There are many reasons why a fracture can occur, and they are common amongst cats and dogs. Many pets become victims of traumatic incidents. Being hit by a vehicle or falling from a tall tree are some of the common examples, however it’s worth noting the instances where bones weaken whether with age or cancerous bone conditions like osteosarcoma.
Properly identifying the kind of fracture as well as the right course of action is critical for veterinarians because fractures are frequently seen in many general practices. Focus and Flourish is currently offering veterinary surgical workshops on Plates and Pins where we go in depth on what we’ll touch on in this article:
- Fracture Identification
- Different Terminologies
- Fixation methods
Fracture identification and Terminology
Fractures are identified by: the bone fractured, location on the bone, number of fragments and fracture configuration. Proper identification and classification of fracture is important in communication between veterinarians. While the following terminology is likely only to be used between veterinarians in determining fixation approach, having the right knowledge of fracture identification will make it much easier to communicate efficiently and professionally with the client as well.
Terminology for Location: Proximal mid or distal diaphyseal (or shaft); Articular; Proximal or distal metaphyseal or anatomically specific such as supracondylar, trochanteric, femoral neck; Physeal (Salter Harris I-V).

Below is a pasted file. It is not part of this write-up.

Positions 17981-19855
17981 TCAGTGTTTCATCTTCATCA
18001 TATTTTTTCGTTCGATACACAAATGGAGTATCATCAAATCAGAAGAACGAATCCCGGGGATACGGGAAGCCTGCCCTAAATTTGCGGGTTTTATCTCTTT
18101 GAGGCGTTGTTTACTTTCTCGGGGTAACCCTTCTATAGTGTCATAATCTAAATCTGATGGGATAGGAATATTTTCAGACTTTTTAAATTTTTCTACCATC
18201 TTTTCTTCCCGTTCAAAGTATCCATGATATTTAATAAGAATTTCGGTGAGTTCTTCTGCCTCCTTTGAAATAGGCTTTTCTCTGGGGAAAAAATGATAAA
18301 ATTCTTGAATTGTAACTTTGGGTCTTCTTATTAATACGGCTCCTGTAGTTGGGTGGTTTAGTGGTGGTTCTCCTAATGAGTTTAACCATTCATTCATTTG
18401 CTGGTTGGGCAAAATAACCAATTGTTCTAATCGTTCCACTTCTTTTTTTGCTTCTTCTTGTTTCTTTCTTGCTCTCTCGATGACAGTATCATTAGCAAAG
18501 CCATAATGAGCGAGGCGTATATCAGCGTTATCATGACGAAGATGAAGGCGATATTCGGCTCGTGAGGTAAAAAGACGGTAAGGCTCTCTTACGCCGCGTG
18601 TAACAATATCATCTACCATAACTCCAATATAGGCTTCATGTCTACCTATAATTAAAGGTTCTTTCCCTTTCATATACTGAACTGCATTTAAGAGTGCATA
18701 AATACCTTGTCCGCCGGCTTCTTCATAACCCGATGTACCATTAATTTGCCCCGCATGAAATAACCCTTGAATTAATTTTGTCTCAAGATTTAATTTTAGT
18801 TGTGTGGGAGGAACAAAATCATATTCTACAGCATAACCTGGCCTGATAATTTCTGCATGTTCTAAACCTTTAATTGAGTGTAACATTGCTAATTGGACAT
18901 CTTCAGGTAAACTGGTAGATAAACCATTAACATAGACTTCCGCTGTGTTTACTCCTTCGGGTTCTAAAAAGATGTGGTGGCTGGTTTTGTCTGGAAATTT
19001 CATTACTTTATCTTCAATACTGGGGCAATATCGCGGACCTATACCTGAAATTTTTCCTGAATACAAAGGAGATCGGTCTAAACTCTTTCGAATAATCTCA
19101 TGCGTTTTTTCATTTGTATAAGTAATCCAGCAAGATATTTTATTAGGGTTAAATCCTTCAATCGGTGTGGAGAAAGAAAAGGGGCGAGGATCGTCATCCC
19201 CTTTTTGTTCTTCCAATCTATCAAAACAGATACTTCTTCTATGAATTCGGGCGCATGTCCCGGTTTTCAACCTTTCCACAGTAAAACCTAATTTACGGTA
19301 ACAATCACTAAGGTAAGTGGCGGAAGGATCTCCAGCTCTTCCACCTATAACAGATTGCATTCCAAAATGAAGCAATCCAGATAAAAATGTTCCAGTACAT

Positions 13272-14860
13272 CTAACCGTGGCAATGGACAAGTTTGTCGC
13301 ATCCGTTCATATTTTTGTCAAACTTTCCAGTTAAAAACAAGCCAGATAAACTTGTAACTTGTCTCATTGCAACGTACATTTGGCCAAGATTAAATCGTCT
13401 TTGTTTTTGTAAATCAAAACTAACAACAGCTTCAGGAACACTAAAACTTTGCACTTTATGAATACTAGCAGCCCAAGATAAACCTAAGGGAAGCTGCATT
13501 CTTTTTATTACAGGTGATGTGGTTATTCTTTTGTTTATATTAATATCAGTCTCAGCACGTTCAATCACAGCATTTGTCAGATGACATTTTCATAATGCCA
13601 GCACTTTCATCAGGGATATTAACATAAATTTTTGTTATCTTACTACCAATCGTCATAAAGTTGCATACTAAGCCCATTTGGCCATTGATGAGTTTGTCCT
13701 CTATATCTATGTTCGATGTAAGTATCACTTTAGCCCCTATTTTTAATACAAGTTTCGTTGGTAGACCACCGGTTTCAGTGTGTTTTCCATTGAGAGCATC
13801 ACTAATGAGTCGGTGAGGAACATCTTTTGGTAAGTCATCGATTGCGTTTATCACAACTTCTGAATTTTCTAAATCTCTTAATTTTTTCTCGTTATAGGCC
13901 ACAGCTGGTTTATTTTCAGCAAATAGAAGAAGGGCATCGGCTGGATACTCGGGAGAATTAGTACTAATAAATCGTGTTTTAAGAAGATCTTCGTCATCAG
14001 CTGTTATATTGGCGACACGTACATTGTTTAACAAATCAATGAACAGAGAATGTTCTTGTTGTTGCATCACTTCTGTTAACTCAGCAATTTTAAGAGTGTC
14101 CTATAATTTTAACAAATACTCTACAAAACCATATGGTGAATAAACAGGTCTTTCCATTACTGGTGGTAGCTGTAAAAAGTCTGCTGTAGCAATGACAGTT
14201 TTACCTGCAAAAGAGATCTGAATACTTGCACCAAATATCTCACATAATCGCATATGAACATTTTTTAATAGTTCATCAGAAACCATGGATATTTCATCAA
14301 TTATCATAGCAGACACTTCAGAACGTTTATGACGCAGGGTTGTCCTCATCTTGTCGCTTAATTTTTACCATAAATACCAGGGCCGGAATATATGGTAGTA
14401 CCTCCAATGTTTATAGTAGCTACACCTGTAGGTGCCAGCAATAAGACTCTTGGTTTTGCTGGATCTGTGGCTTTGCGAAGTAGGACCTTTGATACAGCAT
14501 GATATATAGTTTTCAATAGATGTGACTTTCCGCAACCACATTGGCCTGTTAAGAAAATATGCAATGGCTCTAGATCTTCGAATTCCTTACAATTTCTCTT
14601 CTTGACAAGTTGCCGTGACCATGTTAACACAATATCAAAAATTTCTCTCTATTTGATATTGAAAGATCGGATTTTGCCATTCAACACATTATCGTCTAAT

Terminology for number of fragments: 2-piece; 2-piece plus wedge; 2-piece with small fragments; multiple fragments; segmental.
Terminology for fracture configuration: transverse, short oblique (less than twice the diameter of the bone), long oblique (twice the diameter of the bone), spiral, greenstick/incomplete.
The stresses applied to a bone/fracture line are: compression, distraction, bending, rotational and shearing. Fracture repair is focused on counteracting these stresses. Therefore selecting the appropriate repair technique is determined by the stresses applied to the fracture.
Internal fixation allows better anatomical reduction, stable fixation of the fracture, faster return to function with early pain free motion of the adjacent joints and can preclude the need for external coaptation. The patient will typically weight bear on the limb within hours to a few days of the repair. Immobilization of a limb with external coaptation on the other hand can be detrimental to the joints. Irreversible OA will develop in a joint after 12 weeks of immobilization. There are various techniques for internal fixation. Each have their advantages and disadvantages. Ideally, a surgeon is well versed in a variety of techniques and can pick the most appropriate one for his/her patient. Intramedullary pinning along with the ability to apply a plate or an external fixator will allow the practitioner to address a large number of fractures.
Plates and Pins Workshop
Please note that the information provided here and the practice that you will get at the workshop is NOT meant to turn you into a board certified surgeon! It is designed to give you some skills to allow you to help more animals. In order to be successful you will need to choose your patients carefully. Contact Focus and Flourish today for more information on our Pins and Plates veterinary surgical workshops.
Interested in one of Focus and Flourish’s veterinary continuing education workshops? They’re held in cities with major international airports in Western (Calgary) and Eastern (Toronto) Canada. The workshops are just a flight away from cities like New York, New Jersey, Connecticut, and other cities worldwide.